OLEOCHEMICAL AND PETROCHEMICAL SURFACTANTS

 

Produced from palm oil, palm kernel oil and inedible tallow, oleochemical surfactants are often called "natural." Petrochemical surfactants, such as linear alkylbenzene sulfonate (LAS), are derived from crude oil and are sometimes refer red to as "synthetic." However, "natural" and "synthetic" are not accurate descriptions for these materials, nor should these labels be used to characterize environmental safety. Both types of materials are needed and will be available for use in detergen ts well into the future. Neither type of surfactant offers any inherent environmental advantage.

  • Both crude oil and vegetable-based oils originate in nature, making all feedstocks technically "natural." However, all surfactants are "synthetic" in that they result from complex processes -- distillation, fractionation and hydroge nation.
  • "Material resource value" is an accounting method measuring the amount of "fuel" resources, such as crude oil and natural gas, that are involved in the manufacture of a surfactant regardless of whether or not these resources are act ually used as fuel. Oleochemical feedstocks -- like palm oil and tallow -- are not typically used as fuels and are not counted in the material resource value. However, the crude oil feedstock used to produce LAS is included in the material resource value, making the material resource value for LAS about 10 times that of oleochemical surfactants.
  • Material resource values do not reflect increased energy use or enviromental emissions. In fact, LAS manufacture has much lower emissions to air, water and land. While LAS emissions totaled less than 184 kilograms (kg) for every 1,0 00 kg of product, emissions from oleochemicals range from 278 to over 379 kg. Process and transportation energy costs for LAS are also much lower than those for oleochemical surfactants.
  • Manufacture of any surfactant will release CO2 into the environment. The annual amount of CO2 released as a result of all surfactant manufacture is only 0.04 percent of the CO2 released annually by t otal energy use.
  • There is extensive data available to establish the environmental fate of LAS, which has a 30-year history of safe and effective use. However, little is known about the environmental fate of some newer oleochemical surfactants. Altho ugh all major surfactants, both oleochemical and petrochemical, biodegrade rapidly in aerobic environments, risk-assessment data, based on environmental monitoring, is generally available only for LAS. Without this data, it is not possible to reliably det ermine environmental safety.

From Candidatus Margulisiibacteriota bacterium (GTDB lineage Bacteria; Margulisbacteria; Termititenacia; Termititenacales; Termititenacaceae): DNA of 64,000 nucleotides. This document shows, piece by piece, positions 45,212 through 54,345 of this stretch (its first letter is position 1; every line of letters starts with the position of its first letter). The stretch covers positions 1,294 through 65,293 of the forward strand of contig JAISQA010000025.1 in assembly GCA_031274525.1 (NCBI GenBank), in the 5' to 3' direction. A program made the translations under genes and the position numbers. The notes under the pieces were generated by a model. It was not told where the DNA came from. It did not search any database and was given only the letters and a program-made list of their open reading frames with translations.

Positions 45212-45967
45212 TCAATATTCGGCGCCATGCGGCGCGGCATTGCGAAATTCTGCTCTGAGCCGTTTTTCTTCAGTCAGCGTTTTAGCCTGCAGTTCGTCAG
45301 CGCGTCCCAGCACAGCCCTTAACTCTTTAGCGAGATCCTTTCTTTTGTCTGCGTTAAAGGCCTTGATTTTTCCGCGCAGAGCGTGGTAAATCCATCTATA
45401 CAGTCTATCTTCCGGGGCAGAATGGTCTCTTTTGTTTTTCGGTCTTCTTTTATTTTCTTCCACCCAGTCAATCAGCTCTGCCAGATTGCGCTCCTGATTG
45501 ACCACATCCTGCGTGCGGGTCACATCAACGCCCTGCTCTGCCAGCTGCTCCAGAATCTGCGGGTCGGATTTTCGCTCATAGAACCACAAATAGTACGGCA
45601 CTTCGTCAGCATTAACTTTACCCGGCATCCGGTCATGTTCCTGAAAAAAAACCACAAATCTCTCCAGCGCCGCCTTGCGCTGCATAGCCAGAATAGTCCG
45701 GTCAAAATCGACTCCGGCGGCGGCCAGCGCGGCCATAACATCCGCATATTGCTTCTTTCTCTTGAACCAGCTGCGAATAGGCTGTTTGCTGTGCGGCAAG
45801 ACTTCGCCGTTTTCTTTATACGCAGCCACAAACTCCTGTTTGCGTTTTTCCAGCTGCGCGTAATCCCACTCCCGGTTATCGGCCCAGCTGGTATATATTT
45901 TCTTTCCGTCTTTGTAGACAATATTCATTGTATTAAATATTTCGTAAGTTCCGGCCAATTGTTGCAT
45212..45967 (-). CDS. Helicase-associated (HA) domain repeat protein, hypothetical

• Although petrochemical feedstocks are considered finite ("non-renewable"), the American Petroleum Institute reports that at today's rate of consumption, there is at least 200 years' worth of crude oil. Natural gas and coal, other po tential feedstocks, are similarly abundant. Furthermore, surfactant production for the whole year requires a mere 0.04 percent of the current annual petroleum use.
  • While oleochemical feedstocks have been labeled "renewable," the source of their future expansion is likely to be the replacement of tropical rain forests by palm plantations. Rain forests are not a finite resource and shrinking acr eage and habitat must be considered when evaluating the environmental impacts of oleochemical surfactants.
  • Production of natural oils would need to increase by about 4 million metric tons annually to keep pace with current surfactant demands. This would require a threefold increase in land used for surfactant production that would destro y natural habitats and could have a large negative impact on the environment, as rain forests contribute substantially to the Earth's climatic and ecological balance.
  • Testing surfactant performance in a broad range of uses, formulators and suppliers have found no clear advantage for any single feedstock. Moderate differences among surfactants relate to the manufacturing process rather than the ty pe of feedstock used. Continued availability of many different surfactants is essential for the detergent industry to develop cleaning products to meet specific market needs.
KEY REFERENCES 1. Pittinger, C. A., J. S. Sellers, D. C. Janzen, D. G. Koch, T. M. Rothgeb and M. L. Hunnicutt. "Environmental Life-Cycle Inventory of Detergent-Grade Surfactant Sourcing and Production." J. Amer. Oil Che m. Soc. 70(1) (January, 1993).

2. Schirber, C. A. "Use of 'Synthetic' vs. 'Natural' Feedstocks." Inform 2(12) (December 1991).

3. Vigon, B. W., D. A. Tolle, B. W. Cornaby, H. C. Latham, C. L. Harrison, T. L. Boguski, R. G. Hunt and J. D. Sellers. Life-Cycle Assessment: Inventory Guidelines and Principles. (U.S. Environmental Protection Agency) EPA/600/R-92/245, (February, 1993).

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